Universities and colleges, though they are not-for-profit enterprises, in many ways act like for-profit firms. Like for-profits, schools constantly adjust price and product quality to entice customers. But, like not-for-profits, they rely heavily on public and/or private donations to survive. Like any funded organization, they can go bankrupt, yet unlike for-profits, they are not accountable to traditional profit-seeking shareholders. This hodgepodge creates a rather odd set of incentives for higher education. Just what is the university supposed to do?
Much ink has been spilled over the appropriateness and efficacy of the profit motive in for-profit enterprises. Should corporate managers sacrifice profits for other ends? Whatever one concludes on that issue, it is fair to say that bottom-line profits, especially over an extended time frame, provide an easy to digest, understandable and relevant metric of performance open to public scrutiny. A company’s expansion into a new product line can and will readily be reflected in its bottom line. Moreover, if the company’s shares are traded, the market quickly reflects investors’ expectation about the impact of the expansion on its future profitability.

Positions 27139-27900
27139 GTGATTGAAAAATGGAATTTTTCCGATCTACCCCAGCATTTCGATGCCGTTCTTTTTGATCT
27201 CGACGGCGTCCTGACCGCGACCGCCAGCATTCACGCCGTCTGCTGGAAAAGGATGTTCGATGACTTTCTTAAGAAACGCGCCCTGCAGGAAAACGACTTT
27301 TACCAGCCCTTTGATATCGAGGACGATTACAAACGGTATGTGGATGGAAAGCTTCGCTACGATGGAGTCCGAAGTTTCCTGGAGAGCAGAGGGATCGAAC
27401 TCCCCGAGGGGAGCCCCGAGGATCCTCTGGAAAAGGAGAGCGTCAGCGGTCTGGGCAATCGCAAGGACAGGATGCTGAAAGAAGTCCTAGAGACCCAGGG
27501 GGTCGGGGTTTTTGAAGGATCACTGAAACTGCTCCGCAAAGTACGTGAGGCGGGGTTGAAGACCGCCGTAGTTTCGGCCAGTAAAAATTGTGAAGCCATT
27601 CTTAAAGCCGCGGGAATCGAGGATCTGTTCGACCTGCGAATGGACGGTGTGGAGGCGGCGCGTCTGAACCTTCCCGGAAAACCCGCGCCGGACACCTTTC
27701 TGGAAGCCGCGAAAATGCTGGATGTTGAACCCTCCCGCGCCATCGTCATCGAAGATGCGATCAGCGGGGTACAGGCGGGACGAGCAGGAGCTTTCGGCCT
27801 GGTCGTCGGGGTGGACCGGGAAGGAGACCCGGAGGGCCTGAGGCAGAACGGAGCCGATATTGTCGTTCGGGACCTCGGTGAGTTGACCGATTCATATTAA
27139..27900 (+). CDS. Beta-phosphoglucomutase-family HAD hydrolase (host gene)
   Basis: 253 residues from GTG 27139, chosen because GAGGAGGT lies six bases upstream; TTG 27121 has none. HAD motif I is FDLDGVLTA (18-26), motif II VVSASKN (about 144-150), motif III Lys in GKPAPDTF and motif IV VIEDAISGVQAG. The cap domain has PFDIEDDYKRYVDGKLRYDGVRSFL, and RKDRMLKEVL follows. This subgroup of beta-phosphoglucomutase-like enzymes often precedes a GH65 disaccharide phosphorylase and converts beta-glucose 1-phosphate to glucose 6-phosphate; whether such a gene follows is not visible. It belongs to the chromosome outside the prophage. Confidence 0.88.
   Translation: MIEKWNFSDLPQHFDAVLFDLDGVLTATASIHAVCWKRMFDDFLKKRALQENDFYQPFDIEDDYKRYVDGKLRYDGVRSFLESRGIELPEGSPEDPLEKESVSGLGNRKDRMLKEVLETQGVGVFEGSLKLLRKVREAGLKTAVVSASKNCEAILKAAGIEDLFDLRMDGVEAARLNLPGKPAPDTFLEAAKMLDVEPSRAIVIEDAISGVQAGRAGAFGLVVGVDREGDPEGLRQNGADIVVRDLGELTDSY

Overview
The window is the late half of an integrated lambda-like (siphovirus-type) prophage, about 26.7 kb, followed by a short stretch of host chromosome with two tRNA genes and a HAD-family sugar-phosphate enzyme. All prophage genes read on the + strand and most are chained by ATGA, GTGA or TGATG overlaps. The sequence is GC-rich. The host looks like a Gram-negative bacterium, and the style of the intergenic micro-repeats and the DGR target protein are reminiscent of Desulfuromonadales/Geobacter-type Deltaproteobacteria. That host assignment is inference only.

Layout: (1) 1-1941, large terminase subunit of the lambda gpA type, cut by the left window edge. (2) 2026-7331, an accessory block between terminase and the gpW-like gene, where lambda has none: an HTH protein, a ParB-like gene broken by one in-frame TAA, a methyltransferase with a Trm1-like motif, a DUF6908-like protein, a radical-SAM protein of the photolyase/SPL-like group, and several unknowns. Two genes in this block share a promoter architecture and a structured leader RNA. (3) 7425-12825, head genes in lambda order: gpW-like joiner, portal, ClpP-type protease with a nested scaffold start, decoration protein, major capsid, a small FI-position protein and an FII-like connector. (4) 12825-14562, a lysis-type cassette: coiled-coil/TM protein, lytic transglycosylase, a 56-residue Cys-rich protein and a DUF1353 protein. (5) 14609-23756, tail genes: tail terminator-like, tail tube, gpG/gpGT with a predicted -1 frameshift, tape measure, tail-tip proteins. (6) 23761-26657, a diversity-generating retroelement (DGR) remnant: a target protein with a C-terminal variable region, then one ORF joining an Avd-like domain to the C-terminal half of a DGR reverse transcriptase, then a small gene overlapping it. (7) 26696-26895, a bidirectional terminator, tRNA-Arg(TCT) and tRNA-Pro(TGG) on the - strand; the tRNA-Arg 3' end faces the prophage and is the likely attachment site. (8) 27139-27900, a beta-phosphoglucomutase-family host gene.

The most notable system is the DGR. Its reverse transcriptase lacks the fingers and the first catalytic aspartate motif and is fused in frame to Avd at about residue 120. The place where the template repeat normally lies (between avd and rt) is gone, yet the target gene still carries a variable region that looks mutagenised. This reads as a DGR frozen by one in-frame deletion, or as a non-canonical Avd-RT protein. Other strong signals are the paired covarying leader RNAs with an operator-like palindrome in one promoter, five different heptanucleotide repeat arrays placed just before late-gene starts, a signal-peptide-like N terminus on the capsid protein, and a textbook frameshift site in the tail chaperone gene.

In higher education, however, the profit motive is not explicitly in play. Perhaps this is inevitable and appropriate, but it makes a target metric problematic. Our university board recently approved a plan to build a $4 million multicultural center. And Ball State might still “take over” the Muncie Public Schools, if the Legislature passes House Bill 1315 in its special session. What are the likely impacts of these decisions on Ball State University? There is no market for Ball State “shares,” nor can the university provide a measure of earnings-per-share.
So what metrics should be used in making university decisions or assessing those decisions after the fact? Any number come to mind: the impact on the school’s enrollment, the quality of its students and graduates, its graduation rate, its revenue streams, its institutional prestige, its overall program quality. However, many of these metrics, particularly on the quality margin, are difficult to quantify and easy to game. Nor is it clear which metrics should matter or how much. This is not particularly a criticism of the university as much as an observation. Everyone associated with higher education wants quality education—the devilish difficulty is defining what it is.•
Bohanon and Curott are professors of economics at Ball State University. Send comments to firstname.lastname@example.org.